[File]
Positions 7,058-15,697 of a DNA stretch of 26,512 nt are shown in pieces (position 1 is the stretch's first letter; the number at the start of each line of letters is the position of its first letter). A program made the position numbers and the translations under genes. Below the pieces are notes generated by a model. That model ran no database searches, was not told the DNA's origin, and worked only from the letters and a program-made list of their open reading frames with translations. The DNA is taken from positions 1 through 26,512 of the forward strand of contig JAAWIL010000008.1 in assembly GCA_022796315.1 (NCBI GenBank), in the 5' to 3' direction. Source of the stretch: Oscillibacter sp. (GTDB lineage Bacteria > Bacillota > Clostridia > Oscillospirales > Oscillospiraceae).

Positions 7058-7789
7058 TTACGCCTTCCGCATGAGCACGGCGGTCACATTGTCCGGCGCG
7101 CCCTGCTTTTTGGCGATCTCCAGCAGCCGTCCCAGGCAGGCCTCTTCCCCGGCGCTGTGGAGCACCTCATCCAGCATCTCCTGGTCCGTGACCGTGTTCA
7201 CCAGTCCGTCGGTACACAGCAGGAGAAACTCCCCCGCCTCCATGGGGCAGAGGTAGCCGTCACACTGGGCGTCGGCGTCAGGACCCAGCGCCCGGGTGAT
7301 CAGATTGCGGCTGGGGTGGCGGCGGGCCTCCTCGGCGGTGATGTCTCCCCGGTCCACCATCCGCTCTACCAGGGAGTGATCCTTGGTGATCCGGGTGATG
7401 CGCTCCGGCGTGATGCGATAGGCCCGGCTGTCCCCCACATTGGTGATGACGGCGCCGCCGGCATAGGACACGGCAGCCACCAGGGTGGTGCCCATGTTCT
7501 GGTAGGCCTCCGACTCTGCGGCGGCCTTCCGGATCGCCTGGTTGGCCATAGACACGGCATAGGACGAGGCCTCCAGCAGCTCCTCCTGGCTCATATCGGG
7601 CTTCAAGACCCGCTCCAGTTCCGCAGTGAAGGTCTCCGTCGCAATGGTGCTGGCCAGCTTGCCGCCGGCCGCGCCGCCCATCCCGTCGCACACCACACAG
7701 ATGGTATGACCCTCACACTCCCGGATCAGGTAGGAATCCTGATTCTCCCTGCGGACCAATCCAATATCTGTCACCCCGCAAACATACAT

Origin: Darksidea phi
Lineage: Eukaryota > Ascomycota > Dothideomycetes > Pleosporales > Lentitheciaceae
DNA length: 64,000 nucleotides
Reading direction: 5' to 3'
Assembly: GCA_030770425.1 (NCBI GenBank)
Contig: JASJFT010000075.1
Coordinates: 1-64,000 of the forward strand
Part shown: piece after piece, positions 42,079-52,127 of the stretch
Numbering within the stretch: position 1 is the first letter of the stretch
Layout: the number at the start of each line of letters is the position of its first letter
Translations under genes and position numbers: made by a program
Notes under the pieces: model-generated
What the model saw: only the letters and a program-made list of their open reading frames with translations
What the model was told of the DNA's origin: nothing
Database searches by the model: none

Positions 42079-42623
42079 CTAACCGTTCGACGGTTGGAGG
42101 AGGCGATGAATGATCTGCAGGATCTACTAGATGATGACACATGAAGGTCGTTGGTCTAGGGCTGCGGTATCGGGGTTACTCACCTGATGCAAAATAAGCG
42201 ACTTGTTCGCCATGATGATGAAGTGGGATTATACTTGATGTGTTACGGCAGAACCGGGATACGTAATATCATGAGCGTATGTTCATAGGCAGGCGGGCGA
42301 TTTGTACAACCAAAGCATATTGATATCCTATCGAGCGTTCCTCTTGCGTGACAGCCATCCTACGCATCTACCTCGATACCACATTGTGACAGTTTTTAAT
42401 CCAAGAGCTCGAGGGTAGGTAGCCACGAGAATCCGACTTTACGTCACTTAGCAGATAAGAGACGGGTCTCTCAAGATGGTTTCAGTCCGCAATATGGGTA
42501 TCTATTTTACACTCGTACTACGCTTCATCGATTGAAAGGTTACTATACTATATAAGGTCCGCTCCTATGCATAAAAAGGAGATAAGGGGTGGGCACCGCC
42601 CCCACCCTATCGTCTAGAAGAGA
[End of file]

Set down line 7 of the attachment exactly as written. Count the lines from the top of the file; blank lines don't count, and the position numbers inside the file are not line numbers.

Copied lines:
7401 CGCTCCGGCGTGATGCGATAGGCCCGGCTGTCCCCCACATTGGTGATGACGGCGCCGCCGGCATAGGACACGGCAGCCACCAGGGTGGTGCCCATGTTCT